How to Obtain Footage From a Traffic Camera

A car accident is frightening and traumatic, especially if you or someone you love suffers serious injuries. Often, the distress of a car accident in Texas continues long after the initial crash when injury victims find themselves facing the state’s fault-based insurance system. Unlike the few states with no-fault insurance laws requiring all accident victims to file claims against their own insurance policies, in Texas, the comparative fault insurance system requires claimants to prove liability on the part of the driver who caused the accident.

The at-fault party must pay for damages including property damage, medical expenses, lost income, and compensation for pain and suffering. However, the burden of proving their fault through a preponderance of the evidence becomes a complex responsibility. The insurance company of the party at fault in an accident often attempts to assign a portion of fault to the accident victim to minimize the amount they pay out in damages. Often, this is an unfair practice and only counteracted by strong evidence of the other driver’s negligence.

One way that accident victims sometimes prove fault and liability after a Texas car accident is to obtain video footage of the accident.

How Do You Request Footage From Traffic Cameras in Texas?

Video footage of an accident provides the most compelling evidence of fault to present to insurance companies when seeking compensation. While cameras can’t capture all accidents, today’s world offers significant opportunities for images and videos, including from traffic cameras. An experienced car accident attorney in Austin may issue a subpoena for local government entities to provide any available traffic camera footage from the site of the accident on the date and time the accident occurred. To acquire official traffic camera footage, an accident victim or their attorney must first ascertain the owner of the camera. Typically, traffic cameras are owned by one of the following:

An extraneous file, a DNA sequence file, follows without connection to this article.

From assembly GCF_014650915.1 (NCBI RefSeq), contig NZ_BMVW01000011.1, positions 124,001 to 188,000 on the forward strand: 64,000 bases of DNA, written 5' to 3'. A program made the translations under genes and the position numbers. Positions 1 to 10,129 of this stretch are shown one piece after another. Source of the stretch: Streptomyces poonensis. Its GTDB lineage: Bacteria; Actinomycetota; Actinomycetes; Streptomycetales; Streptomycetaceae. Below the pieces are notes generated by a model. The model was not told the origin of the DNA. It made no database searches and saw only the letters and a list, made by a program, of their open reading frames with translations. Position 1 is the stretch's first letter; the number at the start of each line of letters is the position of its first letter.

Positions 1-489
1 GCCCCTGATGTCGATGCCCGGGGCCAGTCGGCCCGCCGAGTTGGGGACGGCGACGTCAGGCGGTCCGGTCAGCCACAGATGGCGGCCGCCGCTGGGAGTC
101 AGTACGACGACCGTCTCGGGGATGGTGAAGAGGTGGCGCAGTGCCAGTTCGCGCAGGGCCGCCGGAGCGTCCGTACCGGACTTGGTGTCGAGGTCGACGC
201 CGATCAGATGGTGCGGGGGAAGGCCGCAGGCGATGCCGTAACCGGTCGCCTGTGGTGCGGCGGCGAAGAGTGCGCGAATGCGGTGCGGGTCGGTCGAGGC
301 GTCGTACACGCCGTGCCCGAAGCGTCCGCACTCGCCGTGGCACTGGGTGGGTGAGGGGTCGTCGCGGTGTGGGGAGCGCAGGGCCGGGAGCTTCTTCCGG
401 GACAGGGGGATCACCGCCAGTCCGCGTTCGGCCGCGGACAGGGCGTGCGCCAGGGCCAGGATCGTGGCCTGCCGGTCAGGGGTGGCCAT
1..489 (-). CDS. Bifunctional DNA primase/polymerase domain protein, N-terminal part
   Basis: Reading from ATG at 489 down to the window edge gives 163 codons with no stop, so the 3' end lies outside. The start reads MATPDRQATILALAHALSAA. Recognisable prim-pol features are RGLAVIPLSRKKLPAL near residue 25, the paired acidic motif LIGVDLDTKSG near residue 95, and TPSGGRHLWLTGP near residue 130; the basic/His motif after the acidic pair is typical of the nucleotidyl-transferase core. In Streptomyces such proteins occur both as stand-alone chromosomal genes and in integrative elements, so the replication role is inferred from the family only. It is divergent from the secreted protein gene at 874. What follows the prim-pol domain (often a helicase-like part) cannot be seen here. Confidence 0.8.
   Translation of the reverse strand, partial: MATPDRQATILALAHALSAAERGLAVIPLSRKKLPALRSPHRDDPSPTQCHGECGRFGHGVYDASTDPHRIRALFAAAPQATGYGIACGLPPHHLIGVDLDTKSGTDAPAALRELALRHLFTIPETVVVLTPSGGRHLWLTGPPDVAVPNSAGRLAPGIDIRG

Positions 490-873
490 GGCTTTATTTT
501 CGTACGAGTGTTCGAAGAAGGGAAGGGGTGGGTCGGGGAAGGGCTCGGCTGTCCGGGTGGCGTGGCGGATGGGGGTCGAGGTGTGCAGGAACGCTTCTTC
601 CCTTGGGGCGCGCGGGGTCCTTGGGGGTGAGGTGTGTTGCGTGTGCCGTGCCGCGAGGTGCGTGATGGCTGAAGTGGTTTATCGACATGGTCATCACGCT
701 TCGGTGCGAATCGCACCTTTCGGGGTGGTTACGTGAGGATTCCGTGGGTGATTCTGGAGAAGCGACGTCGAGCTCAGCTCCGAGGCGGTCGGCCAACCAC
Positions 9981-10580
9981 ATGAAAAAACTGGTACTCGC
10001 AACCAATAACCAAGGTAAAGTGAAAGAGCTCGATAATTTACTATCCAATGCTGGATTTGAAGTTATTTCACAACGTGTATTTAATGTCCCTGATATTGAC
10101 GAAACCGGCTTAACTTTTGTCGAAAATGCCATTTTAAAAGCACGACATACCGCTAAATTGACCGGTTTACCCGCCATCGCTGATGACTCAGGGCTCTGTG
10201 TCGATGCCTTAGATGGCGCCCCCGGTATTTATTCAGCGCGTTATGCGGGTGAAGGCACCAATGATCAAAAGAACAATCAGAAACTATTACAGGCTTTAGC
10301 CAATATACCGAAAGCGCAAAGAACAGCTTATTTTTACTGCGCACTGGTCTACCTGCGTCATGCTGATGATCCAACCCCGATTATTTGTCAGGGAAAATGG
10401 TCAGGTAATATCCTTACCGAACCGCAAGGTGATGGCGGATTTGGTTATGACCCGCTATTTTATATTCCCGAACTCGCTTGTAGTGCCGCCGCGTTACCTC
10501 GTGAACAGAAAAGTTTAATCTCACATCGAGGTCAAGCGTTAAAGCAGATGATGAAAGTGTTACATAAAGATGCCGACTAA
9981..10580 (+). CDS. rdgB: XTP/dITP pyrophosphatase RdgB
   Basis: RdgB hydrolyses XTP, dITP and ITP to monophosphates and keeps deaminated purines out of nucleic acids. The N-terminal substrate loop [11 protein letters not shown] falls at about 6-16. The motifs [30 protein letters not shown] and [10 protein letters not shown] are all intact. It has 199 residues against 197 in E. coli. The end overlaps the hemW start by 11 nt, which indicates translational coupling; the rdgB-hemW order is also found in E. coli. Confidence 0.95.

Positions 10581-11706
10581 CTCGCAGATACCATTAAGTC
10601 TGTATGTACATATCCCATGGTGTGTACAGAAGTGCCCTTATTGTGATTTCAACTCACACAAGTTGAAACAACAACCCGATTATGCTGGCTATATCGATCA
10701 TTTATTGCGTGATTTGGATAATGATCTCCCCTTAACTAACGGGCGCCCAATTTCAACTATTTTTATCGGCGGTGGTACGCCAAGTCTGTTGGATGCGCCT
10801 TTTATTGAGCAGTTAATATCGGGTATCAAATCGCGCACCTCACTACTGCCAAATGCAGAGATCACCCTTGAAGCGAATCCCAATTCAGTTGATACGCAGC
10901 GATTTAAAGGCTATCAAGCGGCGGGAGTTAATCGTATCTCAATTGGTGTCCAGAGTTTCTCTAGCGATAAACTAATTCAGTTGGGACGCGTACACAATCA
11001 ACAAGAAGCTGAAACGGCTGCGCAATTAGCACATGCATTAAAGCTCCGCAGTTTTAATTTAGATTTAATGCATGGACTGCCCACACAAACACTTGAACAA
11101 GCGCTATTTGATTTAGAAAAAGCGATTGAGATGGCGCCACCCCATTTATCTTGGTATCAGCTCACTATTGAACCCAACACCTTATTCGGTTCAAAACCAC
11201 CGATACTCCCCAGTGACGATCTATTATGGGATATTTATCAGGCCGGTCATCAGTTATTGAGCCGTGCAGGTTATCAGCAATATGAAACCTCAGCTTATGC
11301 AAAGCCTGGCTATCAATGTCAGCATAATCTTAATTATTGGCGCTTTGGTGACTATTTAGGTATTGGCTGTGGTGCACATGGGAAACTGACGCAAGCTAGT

• State, county, or city transportation agencies
  • News organizations responsible for local television or radio traffic updates
  • Local law enforcement agencies
  • Private contractors

In some cases, requesting traffic camera footage from the correct agency results in a prompt response. At other times, it requires a subpoena. An accident attorney can diligently seek out and acquire traffic camera footage and build a compelling case around the footage to prove liability on the part of the driver at fault. 

In a comparative negligence insurance state like Texas, you can still recover a portion of your damages even if you were partly at fault for the accident. The percentage of your fault is subtracted from your compensation amount. For example, if your damages add up to $100,000 after a Texas car accident claim but you are 25% at fault for the accident, you can still recover $75,000.

What Other Options For Accident Videos and Photos Could Be Available for a Car Accident Claim?

If no traffic cameras captured the accident, there may still be options for obtaining footage or images of the accident and/or the moments leading up to the accident. Nearby business surveillance cameras, security cameras, and even Ring Doorbell cameras may have inadvertently caught the accident on digital video. It’s possible to canvas businesses and private homeowners near the site of the accident to request access to security camera footage. In some instances, Dash-Cam footage from nearby vehicles also captures accidents and the motorists who own the cameras volunteer the video to officers at the scene of an accident.

Despite other options, traffic camera footage remains one of the best sources of evidence when cases come to trial since there is little doubt of its authenticity. In many cases, the existence of this type of video evidence makes a trial unnecessary since compelling evidence of liability makes an insurance company more likely to offer an out-of-court settlement to the victim. Speak to an injury lawyer in Austin today to learn more.